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WXPR's We Live Up Here series is a home for stories that focus on the people, history, and culture that make the Northwoods of Wisconsin and the Upper Peninsula of Michigan such a unique place to live.

Pet Adoption Spikes During The Pandemic

Humane Society of Marathon County

Across the county, pet adoptions have seen a dramatic increase since the beginning of the pandemic. In areas where the virus is more prevalent, some shelters have even run out of dogs and cats for adoption. Although local Northwoods shelters still do have animals available, there has been a notable increase in the number of adoptions. Jim and Debbie Boman, of Merrill, recently adopted Delilah, a Labrador-Pitbull mix from the Humane Society of Marathon County.

According to Jim Boman, “We knew that the time was getting to the point where it was right to bring a new dog in the home.”

The executive director of the Humane Society, Lisa Leitermann, notes that there has been a 34 percent increase in the number of pet adoptions in March and April compared to last year. Leitermann also notes that their facility is taking in far fewer animals then usual.

Our intake numbers are down. We are usually not in the position of more going out than coming in. For example, we could probably have on a regular basis between 150 to 200 cats in our facility. Right now we probably have 50,” she said.

Although Leitermann notes that they are happy that the population of pets at the facility is very low, her staff have concerns that some of animals may be returned once things get back to normal. According to Leitermann, people adopt pets for the social, psychological, and even physical advantages they can bring to a home. Boman has been trying to get more exercise to lose weight but walking alone did not interest him.  

“I tried to go walk by myself and it was not the same. I told my wife, other than the health aspect, when I have a dog I have a purpose for walking as opposed to getting out there and walking on my own.”

Besides the encouragement to exercise, Delilah brings the Bomans much needed companionship during this time when they have been unable to see family and friends.

“With the pandemic and shutdown and everything, all of our family as far as our grandkids live up in Woodruff so to be on the safe side, we don’t see them as often as we like anymore. We just needed some companionship. We don’t have our grandkids. We normally get them and keep them for a week or so we now have another companion in our home.”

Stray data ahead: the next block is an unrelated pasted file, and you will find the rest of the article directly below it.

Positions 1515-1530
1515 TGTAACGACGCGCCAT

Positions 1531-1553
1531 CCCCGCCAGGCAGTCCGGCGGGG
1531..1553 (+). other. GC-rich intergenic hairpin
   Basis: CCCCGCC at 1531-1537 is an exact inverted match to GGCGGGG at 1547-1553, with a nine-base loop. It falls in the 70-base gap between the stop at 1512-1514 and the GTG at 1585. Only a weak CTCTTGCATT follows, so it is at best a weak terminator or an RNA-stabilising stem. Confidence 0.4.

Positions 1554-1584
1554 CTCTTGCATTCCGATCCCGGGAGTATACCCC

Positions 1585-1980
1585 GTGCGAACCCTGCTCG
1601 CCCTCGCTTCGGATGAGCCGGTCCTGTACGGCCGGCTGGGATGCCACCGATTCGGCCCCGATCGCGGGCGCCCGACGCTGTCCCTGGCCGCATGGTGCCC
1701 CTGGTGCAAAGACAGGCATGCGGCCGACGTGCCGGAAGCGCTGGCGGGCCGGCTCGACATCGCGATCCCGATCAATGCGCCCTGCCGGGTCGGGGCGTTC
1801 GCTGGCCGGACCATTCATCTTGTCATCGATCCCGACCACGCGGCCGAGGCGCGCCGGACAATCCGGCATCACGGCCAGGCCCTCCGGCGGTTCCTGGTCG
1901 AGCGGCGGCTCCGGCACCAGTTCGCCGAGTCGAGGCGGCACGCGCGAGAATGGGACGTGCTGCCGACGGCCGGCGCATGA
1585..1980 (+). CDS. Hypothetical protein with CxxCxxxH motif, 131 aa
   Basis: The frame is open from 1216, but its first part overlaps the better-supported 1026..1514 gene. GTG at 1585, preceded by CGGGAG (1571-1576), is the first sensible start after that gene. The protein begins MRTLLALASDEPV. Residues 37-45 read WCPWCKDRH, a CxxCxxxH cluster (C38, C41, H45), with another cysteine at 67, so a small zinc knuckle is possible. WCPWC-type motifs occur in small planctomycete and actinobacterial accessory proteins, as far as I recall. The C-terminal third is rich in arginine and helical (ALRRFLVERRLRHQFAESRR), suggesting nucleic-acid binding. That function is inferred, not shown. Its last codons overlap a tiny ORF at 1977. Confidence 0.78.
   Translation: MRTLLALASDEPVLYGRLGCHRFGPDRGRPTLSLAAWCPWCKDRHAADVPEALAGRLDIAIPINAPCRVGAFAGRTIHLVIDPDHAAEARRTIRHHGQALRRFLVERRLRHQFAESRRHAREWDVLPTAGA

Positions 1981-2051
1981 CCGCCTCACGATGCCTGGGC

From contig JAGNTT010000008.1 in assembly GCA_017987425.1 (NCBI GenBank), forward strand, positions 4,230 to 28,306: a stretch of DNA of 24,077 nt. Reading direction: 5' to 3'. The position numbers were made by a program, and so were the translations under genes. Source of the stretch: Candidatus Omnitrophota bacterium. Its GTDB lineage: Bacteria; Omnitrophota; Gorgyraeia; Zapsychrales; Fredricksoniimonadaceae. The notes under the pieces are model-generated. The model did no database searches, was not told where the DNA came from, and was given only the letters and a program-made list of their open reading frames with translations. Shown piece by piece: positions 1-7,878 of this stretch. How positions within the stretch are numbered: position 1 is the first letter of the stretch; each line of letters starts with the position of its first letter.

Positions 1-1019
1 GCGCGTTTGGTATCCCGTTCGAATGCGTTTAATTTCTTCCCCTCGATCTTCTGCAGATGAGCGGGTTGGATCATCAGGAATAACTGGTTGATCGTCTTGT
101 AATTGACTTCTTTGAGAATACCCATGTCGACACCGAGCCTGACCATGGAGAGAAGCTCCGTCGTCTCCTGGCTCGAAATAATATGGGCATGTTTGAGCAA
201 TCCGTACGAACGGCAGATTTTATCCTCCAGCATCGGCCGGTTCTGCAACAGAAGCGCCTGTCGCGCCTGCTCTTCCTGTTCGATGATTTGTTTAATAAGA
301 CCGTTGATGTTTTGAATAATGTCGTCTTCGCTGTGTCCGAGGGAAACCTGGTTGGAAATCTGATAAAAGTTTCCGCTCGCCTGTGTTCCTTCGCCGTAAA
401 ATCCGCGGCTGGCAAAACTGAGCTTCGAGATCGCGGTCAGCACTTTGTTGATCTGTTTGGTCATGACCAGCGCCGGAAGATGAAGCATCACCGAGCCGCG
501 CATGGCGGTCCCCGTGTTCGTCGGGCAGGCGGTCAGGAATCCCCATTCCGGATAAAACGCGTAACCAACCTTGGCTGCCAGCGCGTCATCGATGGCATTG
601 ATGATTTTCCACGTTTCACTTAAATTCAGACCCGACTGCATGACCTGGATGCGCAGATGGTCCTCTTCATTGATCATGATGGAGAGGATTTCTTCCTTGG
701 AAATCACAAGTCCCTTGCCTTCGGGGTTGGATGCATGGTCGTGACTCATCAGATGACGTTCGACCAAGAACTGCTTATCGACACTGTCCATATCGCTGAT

Delilah has been with the Bomans for just a few weeks, but she has already become a part of the family.

According to Boman, “When you adopt a dog, you adopt the responsibility along with it. The dog needs you as much as you need it. They bring something spiritual to your life. They are also happy to see you when you come home. They are just a good companion to take for walks, just to talk to.”

Although the Humane Society of Marathon County has been finding homes for many of its pets, it has had to change the way it fundraises. It collects most of its funds through public events, and most of these events had to be canceled.  On May 30th , it has a 5K fundraiser scheduled, “Run For Your Life.” Leitermann and her staff have decided to go forward with a virtual 5K. 

“Instead with a virtual run, we still have people register and you still receive a shirt and a running bib. It is just not a chipped time race. You map out your own 5K route like in your own neighborhood, at your favorite park. Wherever you want to do it and you can track your time and then submit it. We will compile all the results that have been submitted and metals will still be awarded.”

Leitermann is hopeful that the Humane Society will still get lots of runners in their virtual race.

Although the stay at home orders have been lifted in the State of Wisconsin, the Humane Society of Marathon County has decided to keep its doors locked and continue to take care of adoptions by appointment only.

James M. Skibo is Emeritus Distinguished Professor of Anthropology at Illinois State University. He is the author of five books, including two written for the general audience, Ants for Breakfast, and Bear Cave Hill. In 2021 James moved to the Madison area and is now the State Archeologist.
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